Monstrous Bodies/Political Monstrosities in Early Modern Europe
Edited by Laura Lunger Knoppers, Joan B. Landes
Multi-disciplinary in approach and cross-European in scope, this richly illustrated book features new links between the political and the monstrous in the early modern period. Emphasizing the importance of the visual in the culture of the monstrous, the book presents a range of striking engravings, woodcuts, broadsides, and anatomical works. Some of the most respected scholars of early modern Europe explore monstrous bodies in descriptions of aberrant births and grotesque anatomies, appropriations of classical or biblical beasts and harlots, satire, myth, and science fiction.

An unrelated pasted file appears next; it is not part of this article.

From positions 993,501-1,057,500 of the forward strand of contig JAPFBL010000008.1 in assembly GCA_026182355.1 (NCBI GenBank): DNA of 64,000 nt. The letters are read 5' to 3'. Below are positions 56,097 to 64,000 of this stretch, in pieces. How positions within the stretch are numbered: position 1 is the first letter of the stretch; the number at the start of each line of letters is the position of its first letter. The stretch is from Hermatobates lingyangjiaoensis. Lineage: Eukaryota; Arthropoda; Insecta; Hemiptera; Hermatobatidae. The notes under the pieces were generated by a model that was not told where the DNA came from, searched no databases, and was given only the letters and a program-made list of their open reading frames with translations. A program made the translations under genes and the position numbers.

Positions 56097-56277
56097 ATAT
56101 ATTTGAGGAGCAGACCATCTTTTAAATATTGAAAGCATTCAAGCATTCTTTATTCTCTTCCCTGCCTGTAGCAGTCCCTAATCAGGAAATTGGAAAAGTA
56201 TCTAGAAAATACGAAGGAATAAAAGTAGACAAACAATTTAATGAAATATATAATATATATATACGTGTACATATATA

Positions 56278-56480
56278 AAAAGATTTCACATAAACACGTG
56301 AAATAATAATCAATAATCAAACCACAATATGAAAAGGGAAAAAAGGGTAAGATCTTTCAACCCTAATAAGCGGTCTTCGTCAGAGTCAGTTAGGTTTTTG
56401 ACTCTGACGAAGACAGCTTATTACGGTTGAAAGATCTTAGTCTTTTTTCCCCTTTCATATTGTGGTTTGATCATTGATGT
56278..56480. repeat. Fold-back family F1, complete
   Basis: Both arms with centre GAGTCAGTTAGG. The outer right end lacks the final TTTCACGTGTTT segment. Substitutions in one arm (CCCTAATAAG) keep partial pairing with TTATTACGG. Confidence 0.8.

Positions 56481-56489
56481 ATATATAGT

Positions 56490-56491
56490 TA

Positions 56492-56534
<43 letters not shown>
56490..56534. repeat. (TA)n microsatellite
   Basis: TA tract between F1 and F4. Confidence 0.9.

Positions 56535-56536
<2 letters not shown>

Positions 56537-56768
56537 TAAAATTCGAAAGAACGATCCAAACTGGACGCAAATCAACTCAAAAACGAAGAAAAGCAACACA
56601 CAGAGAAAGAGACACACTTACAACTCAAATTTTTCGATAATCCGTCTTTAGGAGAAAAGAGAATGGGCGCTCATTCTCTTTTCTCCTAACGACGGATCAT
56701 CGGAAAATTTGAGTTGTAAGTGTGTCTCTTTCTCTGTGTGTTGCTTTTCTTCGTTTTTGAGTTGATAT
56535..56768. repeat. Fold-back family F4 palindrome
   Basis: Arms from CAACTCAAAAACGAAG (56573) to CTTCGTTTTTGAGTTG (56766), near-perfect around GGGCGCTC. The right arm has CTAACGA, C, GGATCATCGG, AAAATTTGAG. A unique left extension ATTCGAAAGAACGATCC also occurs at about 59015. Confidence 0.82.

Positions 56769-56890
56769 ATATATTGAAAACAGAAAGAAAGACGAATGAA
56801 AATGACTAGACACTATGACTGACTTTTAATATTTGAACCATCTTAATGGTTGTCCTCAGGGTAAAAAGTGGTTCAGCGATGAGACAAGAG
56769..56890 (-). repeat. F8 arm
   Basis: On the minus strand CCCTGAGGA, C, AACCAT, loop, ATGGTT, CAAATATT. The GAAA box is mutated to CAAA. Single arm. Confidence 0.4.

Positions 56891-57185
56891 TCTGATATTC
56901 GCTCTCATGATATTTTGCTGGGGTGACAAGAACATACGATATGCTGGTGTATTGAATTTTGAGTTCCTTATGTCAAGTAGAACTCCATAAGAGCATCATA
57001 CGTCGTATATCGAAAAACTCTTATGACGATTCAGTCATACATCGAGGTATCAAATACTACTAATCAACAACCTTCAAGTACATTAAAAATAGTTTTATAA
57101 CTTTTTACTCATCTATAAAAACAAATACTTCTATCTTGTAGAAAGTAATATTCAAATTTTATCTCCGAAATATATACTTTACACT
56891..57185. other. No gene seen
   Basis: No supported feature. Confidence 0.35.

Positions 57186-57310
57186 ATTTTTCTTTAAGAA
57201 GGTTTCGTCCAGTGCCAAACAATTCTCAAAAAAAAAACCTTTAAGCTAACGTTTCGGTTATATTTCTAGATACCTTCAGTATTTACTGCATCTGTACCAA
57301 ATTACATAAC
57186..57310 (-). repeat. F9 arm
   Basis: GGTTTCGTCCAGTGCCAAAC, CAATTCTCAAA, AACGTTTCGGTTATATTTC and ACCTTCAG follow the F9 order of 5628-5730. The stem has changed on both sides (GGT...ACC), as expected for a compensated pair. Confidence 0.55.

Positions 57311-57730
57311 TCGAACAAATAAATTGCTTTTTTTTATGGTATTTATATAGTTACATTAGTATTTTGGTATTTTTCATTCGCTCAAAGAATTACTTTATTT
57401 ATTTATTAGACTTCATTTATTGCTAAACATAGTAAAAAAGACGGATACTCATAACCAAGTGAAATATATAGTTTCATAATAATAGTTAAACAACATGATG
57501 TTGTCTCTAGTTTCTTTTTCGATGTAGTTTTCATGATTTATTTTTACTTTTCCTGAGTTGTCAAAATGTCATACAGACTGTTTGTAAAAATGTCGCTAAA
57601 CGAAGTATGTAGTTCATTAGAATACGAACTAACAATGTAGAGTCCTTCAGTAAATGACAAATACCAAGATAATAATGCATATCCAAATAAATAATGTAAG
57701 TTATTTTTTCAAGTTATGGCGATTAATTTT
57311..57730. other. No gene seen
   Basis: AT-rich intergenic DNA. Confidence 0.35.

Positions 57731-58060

Canonical writings on monstrosity by Aristotle, Ambroise Paré, Rabelais, Montaigne, and Mary Shelley are juxtaposed to less familiar treatments by Calvin, Luther, and Andrew Marvell, among others. This volume challenges established narratives in which modern science and medicine, sustained by enlightened reason and secularization, progressively contain and even "normalize" all monsters. Instead, these essays stress the continual reinvention and polemical applications of the monstrous in the early modern period. Monsters emerge as a rich subject for not only the history of science, but also political and religious history, literary studies, visual studies, and the history of popular culture.